An old friend called in a panic the other day. The modem on her G3 lime iMac had crapped out, and she needed to get online that evening. We verified that she could still get a dial tone on the line. Had her reboot. No dice. “Still no broadband?,” I asked. “Maybe someday. Haven’t gotten around to it.”
Started troubleshooting. “Click the blue apple icon in the top left of your screen,” I said. “I only have a rainbow apple.” Uh-oh. OS9 user on dial-up. How do people live? Time had caught up with her. Fortunately she had a bit of cash. Told her to order DSL, and meanwhile, I’d pick up a new iMac to get her online by evening. A new Mac is a very expensive modem — even as a stopgap — but the time was ripe.
An hour later, showed up at her place to set up the unit and started plugging in cables. You know what happens next — no RJ-11 on the back of the Mac. And then I remembered reading the news five months ago. “Uhhh… Ummm… I may have to make another trip to the Apple store to, um, pick up a modem.” Watching her excitement about the new Mac turn to puzzlement and then anger was not pretty.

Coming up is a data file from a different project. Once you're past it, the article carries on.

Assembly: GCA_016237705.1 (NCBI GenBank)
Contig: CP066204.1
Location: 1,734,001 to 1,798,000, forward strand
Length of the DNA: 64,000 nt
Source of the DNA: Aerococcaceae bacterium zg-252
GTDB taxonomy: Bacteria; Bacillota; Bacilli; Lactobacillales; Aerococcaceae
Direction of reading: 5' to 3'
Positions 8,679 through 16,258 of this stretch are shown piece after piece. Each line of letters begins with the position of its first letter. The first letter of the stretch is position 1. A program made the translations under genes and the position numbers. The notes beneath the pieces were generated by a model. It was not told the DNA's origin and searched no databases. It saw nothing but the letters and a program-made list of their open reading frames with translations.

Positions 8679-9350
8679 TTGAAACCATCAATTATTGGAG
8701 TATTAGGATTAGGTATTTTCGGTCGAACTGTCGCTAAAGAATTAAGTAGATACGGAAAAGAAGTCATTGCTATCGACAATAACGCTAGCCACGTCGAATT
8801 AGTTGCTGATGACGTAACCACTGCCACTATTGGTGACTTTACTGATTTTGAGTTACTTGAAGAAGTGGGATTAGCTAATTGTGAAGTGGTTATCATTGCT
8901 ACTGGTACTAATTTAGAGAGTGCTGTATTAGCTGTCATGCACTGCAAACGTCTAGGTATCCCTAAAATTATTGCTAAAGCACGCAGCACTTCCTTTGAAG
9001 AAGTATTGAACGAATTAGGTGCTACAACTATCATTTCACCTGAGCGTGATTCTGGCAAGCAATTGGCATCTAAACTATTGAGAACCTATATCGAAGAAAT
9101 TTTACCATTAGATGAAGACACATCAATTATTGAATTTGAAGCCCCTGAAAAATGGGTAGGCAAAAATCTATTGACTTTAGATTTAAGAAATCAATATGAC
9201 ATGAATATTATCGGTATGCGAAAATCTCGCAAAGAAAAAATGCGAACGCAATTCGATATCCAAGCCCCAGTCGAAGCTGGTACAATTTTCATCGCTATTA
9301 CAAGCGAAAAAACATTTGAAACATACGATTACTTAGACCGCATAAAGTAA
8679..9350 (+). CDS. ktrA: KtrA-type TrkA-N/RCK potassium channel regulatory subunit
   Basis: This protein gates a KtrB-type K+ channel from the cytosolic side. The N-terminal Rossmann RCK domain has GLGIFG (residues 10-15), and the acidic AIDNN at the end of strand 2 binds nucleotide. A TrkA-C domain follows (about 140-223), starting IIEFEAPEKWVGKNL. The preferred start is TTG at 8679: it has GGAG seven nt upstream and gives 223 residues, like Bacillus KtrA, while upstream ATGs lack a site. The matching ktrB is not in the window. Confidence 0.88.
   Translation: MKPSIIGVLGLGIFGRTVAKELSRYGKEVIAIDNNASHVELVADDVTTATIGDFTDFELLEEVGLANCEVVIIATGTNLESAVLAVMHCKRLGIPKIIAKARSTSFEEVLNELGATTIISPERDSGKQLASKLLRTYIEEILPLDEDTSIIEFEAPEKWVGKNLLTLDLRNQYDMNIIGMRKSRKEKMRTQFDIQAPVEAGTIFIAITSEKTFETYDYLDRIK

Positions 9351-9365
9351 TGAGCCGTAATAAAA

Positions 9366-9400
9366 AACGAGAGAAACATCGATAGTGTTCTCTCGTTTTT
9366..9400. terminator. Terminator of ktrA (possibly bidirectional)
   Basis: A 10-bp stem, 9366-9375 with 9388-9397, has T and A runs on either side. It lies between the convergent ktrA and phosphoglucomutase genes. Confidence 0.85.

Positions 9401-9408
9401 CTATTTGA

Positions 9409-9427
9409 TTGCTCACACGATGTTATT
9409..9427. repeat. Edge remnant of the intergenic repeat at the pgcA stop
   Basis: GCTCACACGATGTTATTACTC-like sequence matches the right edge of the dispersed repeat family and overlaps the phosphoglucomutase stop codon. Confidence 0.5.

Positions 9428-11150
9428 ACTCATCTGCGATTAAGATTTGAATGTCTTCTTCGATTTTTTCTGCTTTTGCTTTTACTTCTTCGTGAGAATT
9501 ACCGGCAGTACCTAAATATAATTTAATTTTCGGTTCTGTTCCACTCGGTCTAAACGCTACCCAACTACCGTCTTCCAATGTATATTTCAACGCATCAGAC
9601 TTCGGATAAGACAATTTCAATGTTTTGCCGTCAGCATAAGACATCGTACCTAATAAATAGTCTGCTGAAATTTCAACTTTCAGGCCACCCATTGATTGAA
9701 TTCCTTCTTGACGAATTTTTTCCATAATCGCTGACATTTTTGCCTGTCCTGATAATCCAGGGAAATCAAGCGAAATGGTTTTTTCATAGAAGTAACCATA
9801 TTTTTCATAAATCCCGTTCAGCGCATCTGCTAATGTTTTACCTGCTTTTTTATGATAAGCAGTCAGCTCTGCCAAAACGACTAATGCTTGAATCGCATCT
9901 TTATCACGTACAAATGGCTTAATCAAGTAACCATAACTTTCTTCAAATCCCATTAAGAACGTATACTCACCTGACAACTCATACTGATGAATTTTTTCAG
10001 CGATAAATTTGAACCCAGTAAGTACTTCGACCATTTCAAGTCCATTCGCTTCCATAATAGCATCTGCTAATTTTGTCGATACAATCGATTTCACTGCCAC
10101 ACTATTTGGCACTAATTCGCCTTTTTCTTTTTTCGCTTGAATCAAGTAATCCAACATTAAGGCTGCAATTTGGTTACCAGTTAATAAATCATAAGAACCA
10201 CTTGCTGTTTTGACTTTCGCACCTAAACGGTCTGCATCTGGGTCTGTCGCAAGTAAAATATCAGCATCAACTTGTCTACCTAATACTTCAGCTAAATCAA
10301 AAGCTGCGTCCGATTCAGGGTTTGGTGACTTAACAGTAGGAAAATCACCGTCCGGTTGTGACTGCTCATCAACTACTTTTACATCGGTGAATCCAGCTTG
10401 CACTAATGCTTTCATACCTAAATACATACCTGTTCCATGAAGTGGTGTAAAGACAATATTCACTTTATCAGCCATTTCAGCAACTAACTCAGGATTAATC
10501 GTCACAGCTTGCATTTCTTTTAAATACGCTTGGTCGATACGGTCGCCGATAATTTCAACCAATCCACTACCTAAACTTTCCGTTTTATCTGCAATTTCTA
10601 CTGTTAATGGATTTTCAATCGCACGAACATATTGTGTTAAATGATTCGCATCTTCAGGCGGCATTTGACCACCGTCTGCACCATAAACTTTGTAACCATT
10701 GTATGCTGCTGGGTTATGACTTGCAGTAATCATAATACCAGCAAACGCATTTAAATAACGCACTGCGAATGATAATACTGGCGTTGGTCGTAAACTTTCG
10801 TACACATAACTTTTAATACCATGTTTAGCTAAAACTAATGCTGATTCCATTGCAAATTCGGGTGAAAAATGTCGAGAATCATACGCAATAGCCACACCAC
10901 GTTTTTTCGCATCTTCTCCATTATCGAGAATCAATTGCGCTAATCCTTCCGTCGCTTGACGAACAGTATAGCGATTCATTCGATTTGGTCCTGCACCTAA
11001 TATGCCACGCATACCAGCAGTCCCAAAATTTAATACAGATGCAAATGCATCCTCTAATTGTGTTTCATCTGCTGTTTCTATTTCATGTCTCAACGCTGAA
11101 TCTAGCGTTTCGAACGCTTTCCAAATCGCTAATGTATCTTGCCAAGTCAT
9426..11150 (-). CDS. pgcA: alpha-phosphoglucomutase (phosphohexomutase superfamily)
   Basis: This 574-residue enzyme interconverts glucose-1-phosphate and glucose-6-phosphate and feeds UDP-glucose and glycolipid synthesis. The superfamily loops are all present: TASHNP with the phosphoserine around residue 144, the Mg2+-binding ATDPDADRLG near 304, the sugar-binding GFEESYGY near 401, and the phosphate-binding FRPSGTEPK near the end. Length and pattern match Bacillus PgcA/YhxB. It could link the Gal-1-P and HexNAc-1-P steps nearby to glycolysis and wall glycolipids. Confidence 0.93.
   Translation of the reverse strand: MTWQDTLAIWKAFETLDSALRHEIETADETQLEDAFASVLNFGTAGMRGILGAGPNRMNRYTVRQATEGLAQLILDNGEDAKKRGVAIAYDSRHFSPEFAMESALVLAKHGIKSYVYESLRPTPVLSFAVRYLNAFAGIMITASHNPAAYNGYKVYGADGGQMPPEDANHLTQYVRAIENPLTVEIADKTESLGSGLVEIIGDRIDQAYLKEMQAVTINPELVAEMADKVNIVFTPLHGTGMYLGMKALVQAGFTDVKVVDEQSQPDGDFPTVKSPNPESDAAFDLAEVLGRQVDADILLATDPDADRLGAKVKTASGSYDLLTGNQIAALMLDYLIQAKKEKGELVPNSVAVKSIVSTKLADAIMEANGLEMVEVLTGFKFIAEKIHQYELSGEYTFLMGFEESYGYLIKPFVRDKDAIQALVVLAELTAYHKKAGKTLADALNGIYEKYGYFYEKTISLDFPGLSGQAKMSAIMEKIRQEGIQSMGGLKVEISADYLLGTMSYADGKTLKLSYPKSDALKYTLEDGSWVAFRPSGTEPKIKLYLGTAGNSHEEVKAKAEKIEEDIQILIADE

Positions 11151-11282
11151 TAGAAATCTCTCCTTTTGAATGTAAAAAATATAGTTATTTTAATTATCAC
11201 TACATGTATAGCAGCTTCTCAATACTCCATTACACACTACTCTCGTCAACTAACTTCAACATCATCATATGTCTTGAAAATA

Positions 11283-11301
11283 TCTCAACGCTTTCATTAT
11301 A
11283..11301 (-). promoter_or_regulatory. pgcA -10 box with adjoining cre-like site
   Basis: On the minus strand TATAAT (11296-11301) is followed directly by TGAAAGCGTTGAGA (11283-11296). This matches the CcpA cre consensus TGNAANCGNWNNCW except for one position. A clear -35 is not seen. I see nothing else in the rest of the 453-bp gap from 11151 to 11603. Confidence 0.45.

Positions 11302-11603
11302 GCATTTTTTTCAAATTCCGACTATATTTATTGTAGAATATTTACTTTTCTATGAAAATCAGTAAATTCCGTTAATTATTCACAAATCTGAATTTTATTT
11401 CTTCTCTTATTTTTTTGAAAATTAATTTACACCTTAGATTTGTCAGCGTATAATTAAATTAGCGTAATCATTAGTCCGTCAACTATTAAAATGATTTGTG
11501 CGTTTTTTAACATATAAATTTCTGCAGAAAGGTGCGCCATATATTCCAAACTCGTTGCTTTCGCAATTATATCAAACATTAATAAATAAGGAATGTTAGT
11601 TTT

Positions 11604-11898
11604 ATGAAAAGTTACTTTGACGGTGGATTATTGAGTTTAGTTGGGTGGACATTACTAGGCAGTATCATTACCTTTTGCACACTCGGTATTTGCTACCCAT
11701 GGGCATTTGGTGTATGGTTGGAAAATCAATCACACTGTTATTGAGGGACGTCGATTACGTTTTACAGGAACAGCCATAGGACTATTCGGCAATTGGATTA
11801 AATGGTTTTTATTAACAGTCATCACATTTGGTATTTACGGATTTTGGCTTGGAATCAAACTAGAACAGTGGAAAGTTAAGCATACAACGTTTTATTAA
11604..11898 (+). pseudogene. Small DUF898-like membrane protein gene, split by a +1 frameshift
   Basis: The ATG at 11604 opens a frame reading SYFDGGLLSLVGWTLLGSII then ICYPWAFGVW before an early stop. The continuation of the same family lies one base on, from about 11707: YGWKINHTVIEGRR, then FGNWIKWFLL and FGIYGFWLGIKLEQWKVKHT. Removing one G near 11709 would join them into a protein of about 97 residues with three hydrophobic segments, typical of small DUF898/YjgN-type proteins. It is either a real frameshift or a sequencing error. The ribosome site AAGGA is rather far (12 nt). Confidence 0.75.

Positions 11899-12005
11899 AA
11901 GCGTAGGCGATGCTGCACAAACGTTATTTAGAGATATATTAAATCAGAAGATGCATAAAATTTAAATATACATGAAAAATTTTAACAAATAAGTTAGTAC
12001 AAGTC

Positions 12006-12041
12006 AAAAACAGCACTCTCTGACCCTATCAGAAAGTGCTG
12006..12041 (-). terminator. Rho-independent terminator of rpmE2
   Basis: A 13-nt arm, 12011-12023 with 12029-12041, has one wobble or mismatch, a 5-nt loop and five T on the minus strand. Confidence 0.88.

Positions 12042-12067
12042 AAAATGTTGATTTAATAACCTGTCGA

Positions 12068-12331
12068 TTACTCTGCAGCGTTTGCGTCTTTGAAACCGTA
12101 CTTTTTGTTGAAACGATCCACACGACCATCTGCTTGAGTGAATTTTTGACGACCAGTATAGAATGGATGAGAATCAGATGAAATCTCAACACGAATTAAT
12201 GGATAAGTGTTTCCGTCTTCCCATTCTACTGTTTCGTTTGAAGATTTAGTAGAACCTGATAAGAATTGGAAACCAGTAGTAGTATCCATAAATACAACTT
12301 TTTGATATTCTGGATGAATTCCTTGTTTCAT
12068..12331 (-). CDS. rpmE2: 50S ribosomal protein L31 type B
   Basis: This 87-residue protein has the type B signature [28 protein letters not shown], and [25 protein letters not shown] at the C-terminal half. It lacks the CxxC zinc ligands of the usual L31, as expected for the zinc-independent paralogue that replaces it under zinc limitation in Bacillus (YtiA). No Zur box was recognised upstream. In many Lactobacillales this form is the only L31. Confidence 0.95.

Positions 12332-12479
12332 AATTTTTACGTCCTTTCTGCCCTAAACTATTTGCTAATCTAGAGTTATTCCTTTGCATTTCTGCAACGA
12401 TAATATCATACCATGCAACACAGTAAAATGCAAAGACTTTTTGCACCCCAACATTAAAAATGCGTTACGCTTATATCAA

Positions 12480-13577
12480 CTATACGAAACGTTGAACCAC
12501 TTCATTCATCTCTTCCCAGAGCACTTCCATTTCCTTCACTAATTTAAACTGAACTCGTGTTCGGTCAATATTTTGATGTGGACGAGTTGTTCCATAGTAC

But what looked like a brewing embarrassment soon turned golden, as we booted up and the registration app looked for a connection. She hadn’t asked for Wi-Fi, but she got it — no less than five Wi-Fi networks in the immediate vicinity, one of them belonging to a friendly neighbor, who happily shared its password.
So not only did she not need a modem after all, she didn’t need DSL either. Wi-Fi is flowing through our neighborhoods like water from drinking fountains, like the air we breathe (password-protected air, but air nonetheless). Question is, was she (or was I) incredibly lucky, or is this sort of situation typical? And the bigger question: Why in the world did the Apple store rep not offer to sell me a modem? They certainly do a good job of pitching other accessories.
I’m sure plenty of people went through similar scenarios when Apple disappeared the floppy drive a few centuries ago.